Written by Joe Kleinsasser Tuesday, 14 November 2006 18:00If everything happened as the experts expected, sports wouldn't be nearly as much fun. If the more talented team always won, why bother playing the game?
Sometimes it's hard to say which team is more talented, and games generally are more competitive and interesting when the talent level is relatively even.
But there are times in which the more talented team doesn't always perform as well as an overachieving less-talented team.
One of the great coaching challenges is getting athletes, amateur or professional, to make smart decisions 100 percent of the time, where quick decisions are the norm.
No one plays his or her best all of the time, although the athletes and teams who rise to the top perform closer to that level on a consistent basis.
Every so often you see an athlete make a poor decision. And those decisions have caused more than one coach to age prematurely.
Professional athletes should make fewer mistakes than high school and college athletes, but even they go brain-dead occasionally.
Take Kansas City Chiefs defensive end Jared Allen. All he had to do in a game against Seattle was to go down to one knee, and the Chiefs victory was assured.
But rather than go down voluntarily, Allen tried returning the first interception of his career for a score.
He said, "I get the ball in my hands, maybe once ever. I was going to try to score ... I was out there having fun."
It turned out to be a dumb play because Seattle wide receiver Deion Allen caught him from behind and stripped the ball away. That gave Seattle one last chance to tie the game in regulation, and Allen was on the doorstep of Chiefs coach Herm Edwards' doghouse.
"You've got to get down," Edwards said. "Know your skill level.
"For some reason, he's a wild horse rider. He thought he was riding his horse at this point. He should have taken the saddle off and given him some water and sat down. He didn't want to do that."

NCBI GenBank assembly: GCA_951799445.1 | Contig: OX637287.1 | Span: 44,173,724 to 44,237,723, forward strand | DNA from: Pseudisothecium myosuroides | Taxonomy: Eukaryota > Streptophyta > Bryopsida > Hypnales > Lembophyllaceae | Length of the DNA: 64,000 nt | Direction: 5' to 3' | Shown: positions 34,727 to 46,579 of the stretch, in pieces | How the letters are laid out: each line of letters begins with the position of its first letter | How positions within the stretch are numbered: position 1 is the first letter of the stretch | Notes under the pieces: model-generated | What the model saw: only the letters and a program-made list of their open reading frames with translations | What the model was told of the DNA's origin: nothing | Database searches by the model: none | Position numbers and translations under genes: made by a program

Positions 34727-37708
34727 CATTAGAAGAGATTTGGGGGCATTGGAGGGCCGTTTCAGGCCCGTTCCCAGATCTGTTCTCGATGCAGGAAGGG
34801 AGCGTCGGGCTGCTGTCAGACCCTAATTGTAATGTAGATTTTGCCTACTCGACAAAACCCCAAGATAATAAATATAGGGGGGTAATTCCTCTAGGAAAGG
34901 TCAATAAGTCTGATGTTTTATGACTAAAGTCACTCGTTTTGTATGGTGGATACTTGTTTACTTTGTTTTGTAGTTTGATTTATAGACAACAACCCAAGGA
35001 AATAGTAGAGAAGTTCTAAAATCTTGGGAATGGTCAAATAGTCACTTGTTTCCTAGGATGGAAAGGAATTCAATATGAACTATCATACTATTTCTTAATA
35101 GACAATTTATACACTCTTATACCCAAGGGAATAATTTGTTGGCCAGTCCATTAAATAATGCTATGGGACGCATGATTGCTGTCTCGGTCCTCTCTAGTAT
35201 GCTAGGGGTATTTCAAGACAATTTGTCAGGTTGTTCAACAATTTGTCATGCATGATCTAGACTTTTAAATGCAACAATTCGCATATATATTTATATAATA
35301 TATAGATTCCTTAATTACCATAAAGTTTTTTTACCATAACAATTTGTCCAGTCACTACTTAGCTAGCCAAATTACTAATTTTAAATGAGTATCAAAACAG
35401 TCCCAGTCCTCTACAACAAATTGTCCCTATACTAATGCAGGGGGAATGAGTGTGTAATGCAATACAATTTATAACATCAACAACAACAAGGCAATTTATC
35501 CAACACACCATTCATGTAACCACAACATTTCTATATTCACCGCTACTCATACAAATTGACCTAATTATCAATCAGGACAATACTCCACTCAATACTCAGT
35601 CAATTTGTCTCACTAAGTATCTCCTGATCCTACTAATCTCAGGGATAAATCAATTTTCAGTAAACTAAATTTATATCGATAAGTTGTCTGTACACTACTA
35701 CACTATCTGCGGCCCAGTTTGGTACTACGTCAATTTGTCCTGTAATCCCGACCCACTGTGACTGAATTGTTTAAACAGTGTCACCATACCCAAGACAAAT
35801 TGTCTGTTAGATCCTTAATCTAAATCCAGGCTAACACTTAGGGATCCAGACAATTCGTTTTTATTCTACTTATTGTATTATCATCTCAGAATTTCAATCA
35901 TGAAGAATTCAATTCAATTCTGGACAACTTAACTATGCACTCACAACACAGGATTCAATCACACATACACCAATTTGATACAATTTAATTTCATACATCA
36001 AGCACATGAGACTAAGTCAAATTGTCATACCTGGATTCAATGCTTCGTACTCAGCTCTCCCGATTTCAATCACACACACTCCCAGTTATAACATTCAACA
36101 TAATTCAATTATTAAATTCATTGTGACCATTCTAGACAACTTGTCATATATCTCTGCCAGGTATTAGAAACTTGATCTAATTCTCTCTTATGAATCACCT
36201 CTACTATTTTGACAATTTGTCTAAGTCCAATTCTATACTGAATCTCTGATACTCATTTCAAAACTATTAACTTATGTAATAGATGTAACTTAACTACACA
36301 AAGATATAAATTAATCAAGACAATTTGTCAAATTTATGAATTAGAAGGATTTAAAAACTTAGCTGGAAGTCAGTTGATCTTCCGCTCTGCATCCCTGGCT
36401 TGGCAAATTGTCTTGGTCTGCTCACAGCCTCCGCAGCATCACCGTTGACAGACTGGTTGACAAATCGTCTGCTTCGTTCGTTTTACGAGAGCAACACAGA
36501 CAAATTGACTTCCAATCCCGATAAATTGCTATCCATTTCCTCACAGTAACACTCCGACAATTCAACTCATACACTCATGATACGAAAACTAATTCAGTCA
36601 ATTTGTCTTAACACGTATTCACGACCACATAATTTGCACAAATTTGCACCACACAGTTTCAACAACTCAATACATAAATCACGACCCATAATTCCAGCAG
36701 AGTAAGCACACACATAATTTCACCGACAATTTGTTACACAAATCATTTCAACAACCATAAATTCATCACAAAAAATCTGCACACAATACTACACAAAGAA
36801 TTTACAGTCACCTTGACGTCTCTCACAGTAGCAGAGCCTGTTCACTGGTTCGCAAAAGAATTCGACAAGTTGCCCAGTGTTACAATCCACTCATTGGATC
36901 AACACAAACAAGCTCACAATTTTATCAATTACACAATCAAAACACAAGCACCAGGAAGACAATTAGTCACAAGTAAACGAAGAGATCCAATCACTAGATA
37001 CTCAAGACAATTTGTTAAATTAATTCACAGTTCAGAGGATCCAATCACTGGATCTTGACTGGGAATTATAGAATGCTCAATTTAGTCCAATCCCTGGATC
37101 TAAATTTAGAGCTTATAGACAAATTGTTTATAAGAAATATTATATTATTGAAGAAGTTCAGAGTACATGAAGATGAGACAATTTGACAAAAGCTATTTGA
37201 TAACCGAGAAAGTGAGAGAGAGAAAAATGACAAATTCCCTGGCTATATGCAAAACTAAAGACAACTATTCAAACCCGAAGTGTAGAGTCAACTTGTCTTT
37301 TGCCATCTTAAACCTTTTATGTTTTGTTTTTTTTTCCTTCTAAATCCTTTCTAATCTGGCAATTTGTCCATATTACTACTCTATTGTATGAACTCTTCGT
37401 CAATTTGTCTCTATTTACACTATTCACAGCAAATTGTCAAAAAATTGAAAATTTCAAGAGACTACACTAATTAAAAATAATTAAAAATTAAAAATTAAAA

Fortunately for Allen, the Chiefs kept Seattle from scoring, although it got a little interesting. And while Allen knows better, I think his decision is one most athletes and fans can appreciate.
Allen acted on his instincts. Who can blame him?
They say, whoever "they" are, that you should trust your instincts, or go with your first instinct. But they aren't always right.
Coaches try to teach athletes to do what's best for the team, and sometimes that means acting contrary to your instincts.
"Yes, you're supposed to go down, I know that," said Allen. "But when you get a pick (interception) in the NFL, you're probably not going to go down. You're caught up in the moment. It's like a kid getting a brand new bicycle. You don't even think about putting a helmet on, you just go ride it, right?
"Why do people run out of gas? Because they try to stretch it to the next gas station. They don't feel like stopping. If it happens again, I probably won't go down again. I might think about it."
Uh oh. Going with his instinct and making a bad decision is one thing.
Saying he would repeat it is another.
Can you see why coaching is so much fun?